Some of the great saints of the church have taught us correct theology and true worship. Some of the great saints have sacrificed their lives for others. Some of the great saints have been brutally tortured and executed for being a follower of Jesus the Christ. What kind of a saint do you hope to become? I ask this question as we all wonder how great our faith is. Of course we reflect upon our failures and laziness as we stand in the midst of these mighty saints and all that they have offered but sometimes forget the little things in life we do or need to be doing.
Today the first church remembers the death and very vaguely the life of one saint from many years ago, Saint Tabitha of Joppa. Saint Tabitha did not teach, she did not challenge the heathens with her great knowledge, she was not tortured for her faith; she simply lived day by day sewing, giving alms. And so it was that when she died the woman of the village wept. And when Apostle Peter came to see he heard of her great almsgiving and saw the widows weeping for their great loss and he said: “Tabitha, rise up.” And she opened her eyes. [Acts 9:40] She was no doubt, well loved! She helped others by using what talent she had for God’s glory, the glory of loving by helping others. She took time to make time for others!
My grandmother Hazel was also a good seamstress and she took time to help others. As a young boy I remember my grandmother telling me I needed to fix my holes in my jeans before they became unusable. She would say: “A stitch in time, saves nine!” Repairing the little holes and tears would prevent larger holes that would need a more lengthy repair or cause the garment to need to be discarded, beyond repair! My clothes were filled with patches and I did not see them as identifying me as poor boy, but as a hard worker who was tough on his clothes. Growing up poor, repairing clothes was necessary. So in this, we all know how much St. Tabitha helped those poor folks in the village of Joppa who could not afford new garments.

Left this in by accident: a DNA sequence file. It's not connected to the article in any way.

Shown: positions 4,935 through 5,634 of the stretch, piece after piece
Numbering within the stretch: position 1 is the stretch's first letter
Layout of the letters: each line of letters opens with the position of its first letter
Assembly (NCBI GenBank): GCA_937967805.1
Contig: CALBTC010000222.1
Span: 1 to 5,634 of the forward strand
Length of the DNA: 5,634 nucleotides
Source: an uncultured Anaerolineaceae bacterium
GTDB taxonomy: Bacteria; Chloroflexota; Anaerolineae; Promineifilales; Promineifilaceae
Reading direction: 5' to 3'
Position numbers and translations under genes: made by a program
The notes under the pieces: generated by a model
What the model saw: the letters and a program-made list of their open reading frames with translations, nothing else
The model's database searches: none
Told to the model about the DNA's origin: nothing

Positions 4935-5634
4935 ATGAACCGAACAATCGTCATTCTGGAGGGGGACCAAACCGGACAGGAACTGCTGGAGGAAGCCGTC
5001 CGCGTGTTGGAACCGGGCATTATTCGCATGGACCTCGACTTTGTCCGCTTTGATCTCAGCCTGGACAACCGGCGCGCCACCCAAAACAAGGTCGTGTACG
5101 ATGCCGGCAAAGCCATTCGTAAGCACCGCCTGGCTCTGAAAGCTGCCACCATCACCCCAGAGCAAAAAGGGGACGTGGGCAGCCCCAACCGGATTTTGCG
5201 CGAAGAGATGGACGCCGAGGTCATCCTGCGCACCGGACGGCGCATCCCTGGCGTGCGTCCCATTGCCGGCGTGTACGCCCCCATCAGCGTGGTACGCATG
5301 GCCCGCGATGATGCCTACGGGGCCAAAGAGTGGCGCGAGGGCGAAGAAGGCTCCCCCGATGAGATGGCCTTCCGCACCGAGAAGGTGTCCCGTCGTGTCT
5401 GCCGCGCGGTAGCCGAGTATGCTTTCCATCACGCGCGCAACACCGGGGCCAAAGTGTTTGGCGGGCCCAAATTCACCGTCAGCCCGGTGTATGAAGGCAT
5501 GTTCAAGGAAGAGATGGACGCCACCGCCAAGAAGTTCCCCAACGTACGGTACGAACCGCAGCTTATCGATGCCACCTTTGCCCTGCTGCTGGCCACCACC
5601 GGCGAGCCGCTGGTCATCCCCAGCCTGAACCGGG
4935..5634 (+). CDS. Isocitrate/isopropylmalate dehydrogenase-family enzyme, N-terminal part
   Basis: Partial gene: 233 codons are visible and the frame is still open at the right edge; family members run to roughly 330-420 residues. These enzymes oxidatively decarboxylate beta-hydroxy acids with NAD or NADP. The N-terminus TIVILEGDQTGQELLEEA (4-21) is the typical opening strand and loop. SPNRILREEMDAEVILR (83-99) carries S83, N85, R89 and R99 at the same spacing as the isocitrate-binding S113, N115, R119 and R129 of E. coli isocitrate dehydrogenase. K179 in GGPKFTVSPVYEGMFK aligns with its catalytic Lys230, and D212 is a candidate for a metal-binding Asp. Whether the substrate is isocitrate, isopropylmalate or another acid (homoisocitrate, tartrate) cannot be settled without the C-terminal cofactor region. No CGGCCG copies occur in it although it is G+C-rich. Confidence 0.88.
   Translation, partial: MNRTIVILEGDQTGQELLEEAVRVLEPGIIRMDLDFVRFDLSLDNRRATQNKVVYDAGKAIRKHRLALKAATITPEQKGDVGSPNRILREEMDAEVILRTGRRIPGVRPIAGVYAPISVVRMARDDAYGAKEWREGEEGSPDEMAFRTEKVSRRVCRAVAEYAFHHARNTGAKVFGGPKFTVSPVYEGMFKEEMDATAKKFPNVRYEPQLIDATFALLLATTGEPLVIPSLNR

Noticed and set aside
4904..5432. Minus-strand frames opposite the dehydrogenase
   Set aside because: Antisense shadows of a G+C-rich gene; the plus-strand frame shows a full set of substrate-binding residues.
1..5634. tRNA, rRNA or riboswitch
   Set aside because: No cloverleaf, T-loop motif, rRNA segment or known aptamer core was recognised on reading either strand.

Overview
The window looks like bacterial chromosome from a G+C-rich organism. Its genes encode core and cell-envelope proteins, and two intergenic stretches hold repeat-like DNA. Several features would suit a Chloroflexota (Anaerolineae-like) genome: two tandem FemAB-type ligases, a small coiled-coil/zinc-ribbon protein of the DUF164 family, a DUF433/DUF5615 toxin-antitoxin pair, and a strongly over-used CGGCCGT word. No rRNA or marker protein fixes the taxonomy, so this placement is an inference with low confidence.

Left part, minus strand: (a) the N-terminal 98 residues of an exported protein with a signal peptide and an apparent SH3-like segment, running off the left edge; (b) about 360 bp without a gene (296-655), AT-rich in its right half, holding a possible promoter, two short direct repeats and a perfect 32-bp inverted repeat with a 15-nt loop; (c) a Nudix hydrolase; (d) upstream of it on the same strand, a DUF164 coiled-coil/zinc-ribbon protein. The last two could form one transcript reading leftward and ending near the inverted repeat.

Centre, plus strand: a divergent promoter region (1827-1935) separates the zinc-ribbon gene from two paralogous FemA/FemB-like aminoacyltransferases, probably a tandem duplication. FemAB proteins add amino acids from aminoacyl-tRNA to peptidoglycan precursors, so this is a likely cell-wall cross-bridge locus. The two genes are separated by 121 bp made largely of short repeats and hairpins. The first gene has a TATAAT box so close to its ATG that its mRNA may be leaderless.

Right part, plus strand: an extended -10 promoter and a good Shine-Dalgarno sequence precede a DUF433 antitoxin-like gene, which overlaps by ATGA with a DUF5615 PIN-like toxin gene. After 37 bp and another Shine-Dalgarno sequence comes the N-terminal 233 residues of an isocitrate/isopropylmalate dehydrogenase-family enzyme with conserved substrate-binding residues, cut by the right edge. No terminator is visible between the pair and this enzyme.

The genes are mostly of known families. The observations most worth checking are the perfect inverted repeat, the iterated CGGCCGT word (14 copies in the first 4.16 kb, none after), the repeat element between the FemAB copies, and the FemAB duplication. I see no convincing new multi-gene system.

As far as helping others, I usually plan my day and know which things I want to get done. Each day for me is a task of finishing my list with my talents and not letting my hands be idle. This usually gives me a bit of tunnel vision and I sometimes miss the helpers God sends my way to help me with my list or to divert my efforts to another task that may be a greater need than the ones I had planned myself. Maybe by allowing a diversion I would be sewing a stitch in time that would save us from an enormous failure or obstacle later on.
The church wants us all to become saints! That is why she teaches us how to pray, how to fast, how to love God’s creation more than ourselves. We hear again and again the great teachings of Christ and all these things are stitches holding our garment of salvation together. And when we fail, as we all do, more stitches of confession are necessary as we mend our wounds, closing the hole of the evil ones opportunity that would deem us useless, beyond repair. And it is preciously this that our Lord is the greatest seamstress of all in that His love can mend and repair the greatest of rips and tears we have allowed in our garment. Those wounds that we think have made us disposable and unwanted when repaired with His touch are as good as new, ready to return to work in His vineyard.
Becoming a saint is not always about the big things so much as it is about being willing to stitch up our rips and tears every time we fall, and helping each other with their mending instead of ripping them to shreds. A great saint is one with many patches and repairs on their garment, which is exactly what faith is. You must believe that God loves you so much that He is waiting to help you fix your shredded and torn garment. Rise up from the death of sin and stitch on. Christ Is Risen!
Fr. Gabriel Weller 5-19-2019